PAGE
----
Cathay Pacific reports bleak H1 performance
Losses mount for Hong Kong aviation
Published: Aug 13, 2020 06:33 PM

Cathay Pacific aircraft line up on the tarmac at the Hong Kong International Airport on April 30 as airlines across the globe have cancelled flights and postponed or adjusted services in response to the COVID-19 pandemic. Photo: AFP

Despite a promising start in January, with encouraging signs that passengers were beginning to return following Hong Kong's social unrest in the second half of 2019, Cathay Pacific Group is now facing the most severe challenge in its more than 70-year history.

Cathay Pacific Group said on Wednesday that its attributable loss was HK$9.87 billion ($1.27 billion) in the first half of 2020, compared with a profit of HK$1.3 billion in the same period the previous year. Both Cathay Pacific and Cathay Dragon reported after-tax losses of HK$7.3 billion in the first half of 2020, down from profits of HK$675 million in the first half of 2019.

Patrick Healy, chairman of the group, said the impact of COVID-19 on its business and the global economy is unprecedented, the global health crisis has decimated the travel industry and the future remains highly uncertain. Most analysts suggest it will take years for the aviation industry to recover to pre-crisis levels.

After its first loss in 2016, Cathay Pacific launched a three-year corporate transformation plan which included cutting 600 employees and the reorganization of its headquarters team, attracting significant external attention.

In July 2019, Cathay Pacific announced it had acquired low-cost airline Hong Kong Express and expanded its aviation network.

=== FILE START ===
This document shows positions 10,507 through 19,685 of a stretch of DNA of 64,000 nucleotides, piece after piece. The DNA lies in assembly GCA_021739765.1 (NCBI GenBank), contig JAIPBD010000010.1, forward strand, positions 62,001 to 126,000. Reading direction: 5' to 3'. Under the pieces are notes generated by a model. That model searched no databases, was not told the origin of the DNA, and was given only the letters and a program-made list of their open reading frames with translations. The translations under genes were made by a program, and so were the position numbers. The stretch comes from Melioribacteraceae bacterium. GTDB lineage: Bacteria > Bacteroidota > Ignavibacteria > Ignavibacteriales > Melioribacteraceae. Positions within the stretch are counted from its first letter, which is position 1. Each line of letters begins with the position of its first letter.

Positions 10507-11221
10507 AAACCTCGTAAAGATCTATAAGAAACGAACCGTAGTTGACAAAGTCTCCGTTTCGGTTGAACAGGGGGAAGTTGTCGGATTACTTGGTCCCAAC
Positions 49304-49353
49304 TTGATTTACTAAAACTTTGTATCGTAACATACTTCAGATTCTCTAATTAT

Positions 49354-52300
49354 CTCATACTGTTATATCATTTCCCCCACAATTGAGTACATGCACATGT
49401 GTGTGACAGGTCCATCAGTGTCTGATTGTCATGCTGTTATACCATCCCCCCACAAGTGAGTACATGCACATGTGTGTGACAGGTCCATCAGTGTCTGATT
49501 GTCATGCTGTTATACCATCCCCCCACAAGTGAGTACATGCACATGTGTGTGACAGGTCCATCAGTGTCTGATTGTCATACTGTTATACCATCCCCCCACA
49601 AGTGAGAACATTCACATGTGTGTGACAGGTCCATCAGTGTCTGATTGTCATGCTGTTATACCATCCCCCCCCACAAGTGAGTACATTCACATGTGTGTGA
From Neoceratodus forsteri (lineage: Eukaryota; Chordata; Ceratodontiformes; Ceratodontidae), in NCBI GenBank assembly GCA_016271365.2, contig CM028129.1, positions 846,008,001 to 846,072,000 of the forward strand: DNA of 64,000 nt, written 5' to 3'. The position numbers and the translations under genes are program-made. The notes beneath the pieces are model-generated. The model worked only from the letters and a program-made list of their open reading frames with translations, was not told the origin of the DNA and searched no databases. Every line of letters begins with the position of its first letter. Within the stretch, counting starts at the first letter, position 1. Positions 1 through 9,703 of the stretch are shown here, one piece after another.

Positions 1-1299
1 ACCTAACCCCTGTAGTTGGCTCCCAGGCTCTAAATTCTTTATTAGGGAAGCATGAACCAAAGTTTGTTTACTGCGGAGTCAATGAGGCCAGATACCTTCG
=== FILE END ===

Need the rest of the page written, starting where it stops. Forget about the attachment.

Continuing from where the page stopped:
Declining demand

Since mid-2019, the demand for passenger transport in Hong Kong has declined rapidly, and an already difficult operating environment has worsened with the outbreak of COVID-19.

Passenger revenues decreased by 72.2 percent to HK$10.3 billion in the first half of 2020. In total, the group carried 4.4 million passengers in the first six months of the year, 76 percent fewer than in 2019. The load factor also dropped significantly, down to 67.3 percent from 84.2 percent in the first half of 2019. In April and May, the group carried an average of just 500 passengers a day.

Recovery prospects grim

The Hong Kong aviation market, which depends on international flights, is unlikely to recover amid the global downturn, Lin Zhijie, a market watcher from Aviation Think Tank under the Civil Aviation Administration of China, told the Global Times on Wednesday.   

He explained that aviation sectors in Hong Kong and the Chinese mainland are completely different, as the mainland aviation industry has the support of domestic travelers. 

Although the pandemic situation remains serious, the domestic market has recovered to 80 to 90 percent of its level pre-outbreak. As the coronavirus continues to spread around the world, international flights to Hong Kong are still being impacted, and "there is no room for the group to turn around," Lin said. 

Hong Kong's local aviation market has also been dragged down by a third wave of the virus in the city.

Hong Kong reported 38 new COVID-19 cases on July 10, including 32 locally transmitted infections, after the city reported 42 cases the previous day, the highest number in a single day that week. 

Hong Kong Chief Executive Carrie Lam announced a further tightening of prevention and control measures, including gathering restrictions and business suspension orders. Any further escalation of the virus situation will likely hit the catering, retail and aviation industries.

Airport Authority Hong Kong said that passenger traffic declined by 99 percent year-on-year in June, and aircraft takeoffs and landings by 71.8 percent.


Transfer services resuming

Since June 15, Hong Kong has been gradually resuming its transfer and transit services.

Passengers departing from the Chinese mainland will be able to transfer at Hong Kong International Airport from August 15 to October 15, while transfer and transit services for those traveling to destinations in the Chinese mainland will remain unavailable, said Airport Authority Hong Kong on Thursday.

Cathay Pacific said in a note sent to the Global Times that it has resumed services between Beijing, Shanghai, Chengdu, Xiamen and Hong Kong, as well as other major destinations around the world.